My four year old is really into superheroes. He doesn't play so much with his wooden animals, wooden blocks...and other waldorf inspired toys. He has a handful of plastic superhero toys he has collected from other people, and honestly he plays with them creatively and loves it.
Now Christmas is approaching and he wants legos. Up until now I have worked hard to avoid all plastic toys, but I feel bad that he knows he wants certain toys and I keep saying no.
I can keep spending an arm and a leg on more waldorf toys but they aren't playing with them. Except the silk scarves, they love those.
Do any of you make little exceptions for things like legos (or what my son asks for everyday...the bat cave?)
Again, only Waldorf inspired...
RT knitting mama to 3 (& 8 who didn't make it) wife working on 13 years to a silly man who drives me crazy.
But that is pretty much all we do in plastic, at least partly for safety reasons. Most lego and playmobil are made in Europe.
Mama to DS (7) , DD (5) and DD (2) and expecting a LO in 2/14
As for plastic toys in general, it was my understanding that this aversion to plastic was for younger children who were still developing through tactile experience.
So yeah, plenty of Legos and plastic beach and backyard toys, plastic firetruck, plastic doll, etc.
id say 90% of our toys are wooden/cotton/handmade.... but my 5 yo does like my little ponies (older style), my little pet shops and legos.
we support her playing with anything open ended.
she builds the most amazing things with legos- straight from her imagination...spends hours and hours with them- really- i sit in awe a lot of the time.
i cannot imagine not letting her have legos.
also- most legos are not made in china. you just have to be careful when purchasing to check that.
We're waldorf inspired too.
Me (25) DW (26) DD1 (8) DD2 (6) DD 3 (3)
Two cats, two dogs, complete chaos.
we also have plastic tubs and stuff for sand/beach/water and so on. ours are all old yogurt containers of different sizes, but it works.
My mom is danish (where they were invented) and whenever we're over there she buys a new set, and I have no problem with that
Canadian Mama to E 6yrs and I 3 years
Someone new coming August!
Other than that, we do allow high quality plastic in the sandbox and have a "Toob" of water animals and plastic cups for the tub. I found some nice things over the summer from Muakilo and Moolka in case anyone is looking next year!
Oh, and a Bilibo!
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The translucent one's are so pretty. We have a set of 100 and will be getting them another set of 100 this Christmas because they use them so much!
Legos are awesome too, although we don't own any right now because all the pieces would probably be a hazard in our household right now, but I can totally foresee us getting the children some in the future.
I say use your own judgment and allow what you think is open ended and creative, regardless of what it is made of (as long as it is safe).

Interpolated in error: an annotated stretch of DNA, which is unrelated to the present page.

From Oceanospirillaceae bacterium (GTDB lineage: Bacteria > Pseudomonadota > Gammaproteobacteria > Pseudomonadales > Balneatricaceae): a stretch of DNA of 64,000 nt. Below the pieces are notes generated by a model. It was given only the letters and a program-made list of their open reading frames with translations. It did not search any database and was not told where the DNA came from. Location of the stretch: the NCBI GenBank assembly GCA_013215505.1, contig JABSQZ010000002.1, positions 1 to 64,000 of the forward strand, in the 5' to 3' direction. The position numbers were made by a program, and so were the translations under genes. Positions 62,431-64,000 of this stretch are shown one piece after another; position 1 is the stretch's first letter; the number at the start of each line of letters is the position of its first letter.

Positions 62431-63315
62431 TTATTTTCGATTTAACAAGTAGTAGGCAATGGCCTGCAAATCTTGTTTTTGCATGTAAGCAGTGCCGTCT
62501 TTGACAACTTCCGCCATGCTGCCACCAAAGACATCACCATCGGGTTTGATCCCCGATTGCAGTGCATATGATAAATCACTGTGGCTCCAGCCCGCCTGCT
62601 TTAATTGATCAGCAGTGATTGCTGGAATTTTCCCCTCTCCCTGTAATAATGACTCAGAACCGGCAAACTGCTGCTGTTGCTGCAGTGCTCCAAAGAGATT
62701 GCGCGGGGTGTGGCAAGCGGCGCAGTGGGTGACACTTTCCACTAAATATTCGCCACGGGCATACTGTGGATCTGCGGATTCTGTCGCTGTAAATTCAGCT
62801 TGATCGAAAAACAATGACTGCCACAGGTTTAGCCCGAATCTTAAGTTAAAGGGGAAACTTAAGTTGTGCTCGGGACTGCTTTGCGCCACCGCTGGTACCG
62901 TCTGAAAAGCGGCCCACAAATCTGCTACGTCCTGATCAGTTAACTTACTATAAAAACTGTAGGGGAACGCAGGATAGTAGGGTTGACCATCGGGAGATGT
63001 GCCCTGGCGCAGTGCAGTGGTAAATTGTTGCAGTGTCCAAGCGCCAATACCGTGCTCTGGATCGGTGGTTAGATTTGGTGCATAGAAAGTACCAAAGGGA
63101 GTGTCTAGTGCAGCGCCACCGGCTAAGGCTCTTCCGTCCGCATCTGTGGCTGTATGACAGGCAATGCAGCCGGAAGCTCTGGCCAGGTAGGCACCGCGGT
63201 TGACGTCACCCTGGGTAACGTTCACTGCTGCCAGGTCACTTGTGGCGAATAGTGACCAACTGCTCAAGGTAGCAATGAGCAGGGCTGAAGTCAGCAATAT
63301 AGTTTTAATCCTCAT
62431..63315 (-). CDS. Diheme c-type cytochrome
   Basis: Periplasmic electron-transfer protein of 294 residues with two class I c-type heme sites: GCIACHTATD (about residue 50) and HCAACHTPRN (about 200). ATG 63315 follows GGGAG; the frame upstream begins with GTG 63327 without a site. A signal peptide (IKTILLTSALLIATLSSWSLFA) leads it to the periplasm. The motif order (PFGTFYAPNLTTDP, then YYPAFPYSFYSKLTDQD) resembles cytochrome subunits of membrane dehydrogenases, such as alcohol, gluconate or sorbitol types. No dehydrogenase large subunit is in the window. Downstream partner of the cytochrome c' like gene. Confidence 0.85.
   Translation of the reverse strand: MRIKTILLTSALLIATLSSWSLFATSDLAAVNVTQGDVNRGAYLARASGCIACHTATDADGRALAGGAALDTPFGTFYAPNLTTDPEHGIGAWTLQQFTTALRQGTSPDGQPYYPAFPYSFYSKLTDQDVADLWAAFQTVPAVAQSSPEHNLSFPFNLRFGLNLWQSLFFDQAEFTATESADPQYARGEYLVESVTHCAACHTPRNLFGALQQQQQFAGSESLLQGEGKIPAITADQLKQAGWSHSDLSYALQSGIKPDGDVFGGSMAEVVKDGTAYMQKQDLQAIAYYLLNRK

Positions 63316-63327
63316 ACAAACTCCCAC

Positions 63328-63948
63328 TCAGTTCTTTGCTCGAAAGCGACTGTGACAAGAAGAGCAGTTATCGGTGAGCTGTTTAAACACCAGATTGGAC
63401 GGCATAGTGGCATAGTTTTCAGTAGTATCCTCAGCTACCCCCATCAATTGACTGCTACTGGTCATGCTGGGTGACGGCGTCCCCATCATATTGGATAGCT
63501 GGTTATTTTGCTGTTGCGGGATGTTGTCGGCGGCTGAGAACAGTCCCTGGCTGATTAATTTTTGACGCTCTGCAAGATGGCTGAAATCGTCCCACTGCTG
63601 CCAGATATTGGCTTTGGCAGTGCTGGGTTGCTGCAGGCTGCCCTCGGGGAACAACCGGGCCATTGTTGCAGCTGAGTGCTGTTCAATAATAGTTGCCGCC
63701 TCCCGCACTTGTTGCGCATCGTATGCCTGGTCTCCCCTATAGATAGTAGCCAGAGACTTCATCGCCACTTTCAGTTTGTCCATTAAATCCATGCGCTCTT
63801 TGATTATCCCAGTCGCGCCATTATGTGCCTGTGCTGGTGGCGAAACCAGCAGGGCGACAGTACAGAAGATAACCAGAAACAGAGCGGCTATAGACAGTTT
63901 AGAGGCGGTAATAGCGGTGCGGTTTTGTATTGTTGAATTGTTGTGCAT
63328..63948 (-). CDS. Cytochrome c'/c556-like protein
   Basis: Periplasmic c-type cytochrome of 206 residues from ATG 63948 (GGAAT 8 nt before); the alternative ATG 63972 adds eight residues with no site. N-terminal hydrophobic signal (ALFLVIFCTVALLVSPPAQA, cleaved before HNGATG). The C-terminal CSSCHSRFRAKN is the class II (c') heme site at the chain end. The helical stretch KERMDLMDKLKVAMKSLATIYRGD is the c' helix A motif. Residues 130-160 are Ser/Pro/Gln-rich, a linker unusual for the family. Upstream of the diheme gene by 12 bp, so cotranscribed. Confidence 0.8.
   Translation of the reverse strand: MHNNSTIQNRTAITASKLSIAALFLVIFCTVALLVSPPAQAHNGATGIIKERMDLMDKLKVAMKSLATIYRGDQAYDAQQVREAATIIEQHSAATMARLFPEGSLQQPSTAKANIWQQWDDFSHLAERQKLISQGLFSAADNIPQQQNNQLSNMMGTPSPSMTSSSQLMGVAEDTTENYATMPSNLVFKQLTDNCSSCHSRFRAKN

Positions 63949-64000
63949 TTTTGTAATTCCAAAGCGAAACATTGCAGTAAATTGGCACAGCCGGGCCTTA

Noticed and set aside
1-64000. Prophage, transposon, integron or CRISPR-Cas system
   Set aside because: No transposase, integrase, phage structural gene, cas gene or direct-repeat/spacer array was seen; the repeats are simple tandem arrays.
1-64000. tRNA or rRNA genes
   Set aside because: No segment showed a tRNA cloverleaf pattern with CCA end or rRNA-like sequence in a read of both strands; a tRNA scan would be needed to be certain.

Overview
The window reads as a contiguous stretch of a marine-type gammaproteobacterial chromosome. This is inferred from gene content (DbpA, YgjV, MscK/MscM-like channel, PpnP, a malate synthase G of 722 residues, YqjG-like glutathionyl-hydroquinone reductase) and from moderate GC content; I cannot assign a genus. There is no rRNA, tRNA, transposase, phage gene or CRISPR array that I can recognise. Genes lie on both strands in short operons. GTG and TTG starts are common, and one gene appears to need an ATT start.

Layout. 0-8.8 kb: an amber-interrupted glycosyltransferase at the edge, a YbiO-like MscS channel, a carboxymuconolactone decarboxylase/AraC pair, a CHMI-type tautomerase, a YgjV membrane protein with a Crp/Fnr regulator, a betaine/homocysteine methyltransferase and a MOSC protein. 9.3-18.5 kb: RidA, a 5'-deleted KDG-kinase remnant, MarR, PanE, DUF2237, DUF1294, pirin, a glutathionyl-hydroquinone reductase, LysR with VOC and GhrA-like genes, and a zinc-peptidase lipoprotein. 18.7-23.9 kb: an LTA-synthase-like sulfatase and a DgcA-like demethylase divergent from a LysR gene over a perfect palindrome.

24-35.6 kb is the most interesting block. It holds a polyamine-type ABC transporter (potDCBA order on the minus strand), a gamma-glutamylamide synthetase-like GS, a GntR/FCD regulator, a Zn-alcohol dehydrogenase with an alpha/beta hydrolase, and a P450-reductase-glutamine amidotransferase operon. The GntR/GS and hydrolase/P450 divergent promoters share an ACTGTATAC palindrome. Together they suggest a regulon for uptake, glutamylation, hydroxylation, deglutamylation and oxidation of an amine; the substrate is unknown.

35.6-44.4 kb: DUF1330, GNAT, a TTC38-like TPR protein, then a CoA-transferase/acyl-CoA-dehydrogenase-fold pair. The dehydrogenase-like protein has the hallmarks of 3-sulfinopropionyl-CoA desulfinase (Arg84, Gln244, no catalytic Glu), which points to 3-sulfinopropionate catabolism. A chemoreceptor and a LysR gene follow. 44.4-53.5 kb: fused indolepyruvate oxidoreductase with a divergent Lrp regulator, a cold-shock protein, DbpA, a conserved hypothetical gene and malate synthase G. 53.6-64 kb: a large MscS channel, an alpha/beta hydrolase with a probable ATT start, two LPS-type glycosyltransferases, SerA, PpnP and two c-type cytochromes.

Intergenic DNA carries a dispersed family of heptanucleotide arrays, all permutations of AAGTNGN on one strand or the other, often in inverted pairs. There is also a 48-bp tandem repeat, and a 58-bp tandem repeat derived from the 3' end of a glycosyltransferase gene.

I try not to get caught up in "doctrine" and focus instead on the enjoyment my son gets out of the toys and the creativity he show with them. Plus, as PP said, lots of his friends get confused by too much wood! Legos bring the kids together (thinking this could be a slogan!)
We, as well, aren't super strict about Waldorf, but we do have legos and vintage little people sets. That's about all the plastic we have though ~ everything else is wood. I also agree that it's more about open ended toys rather than strictly about what they're made from.
Mama to Eleanore Rae, born April 6, 2008 & Adelaide Jane, born December 16, 2010, Cautiously expecting #3 September 10, 2013
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We love legos here. They are the only plastic toys we have (well except American girl dolls)
But if you are worried, Nova Naturals makes wooden "legos"
Waldorf Mom to 9 blessings ~6 by birth and 3 by fost/adopt~
We're still in the process of phasing out the plastic and replacing them with wood. We have duplo legos and they will not be going anywhere.
Other than the legos our plastic toys:
-green toys brand play dishes, pot, and frying pan (I'd like wood but the kitchen ate up the budget and the green toys plastic is nice and sturdy)
-beads, paint cups, and other art items
-a doll with a plastic head and limbs (it's being replaced by a waldorf doll for Christmas but is an old favorite so will likely stick around)
-little tykes shopping cart (they have a wooden push wagon but the cart gets so much use that I can't take it away)
-a couple toy story toys from the grandparents
-remote control car
-cash register (I've looked at the wooden ones but they just don't seem nearly as fun plus the kids can work on addition with the electronic one)
I'm totally ok with the plastic toys we have left. They are, except for the toy story ones, open ended and can be played with many ways. I think it's great for kids to have non-plastic toys but if there are a few it's not a big deal, any child with fewer plastic toys is better off.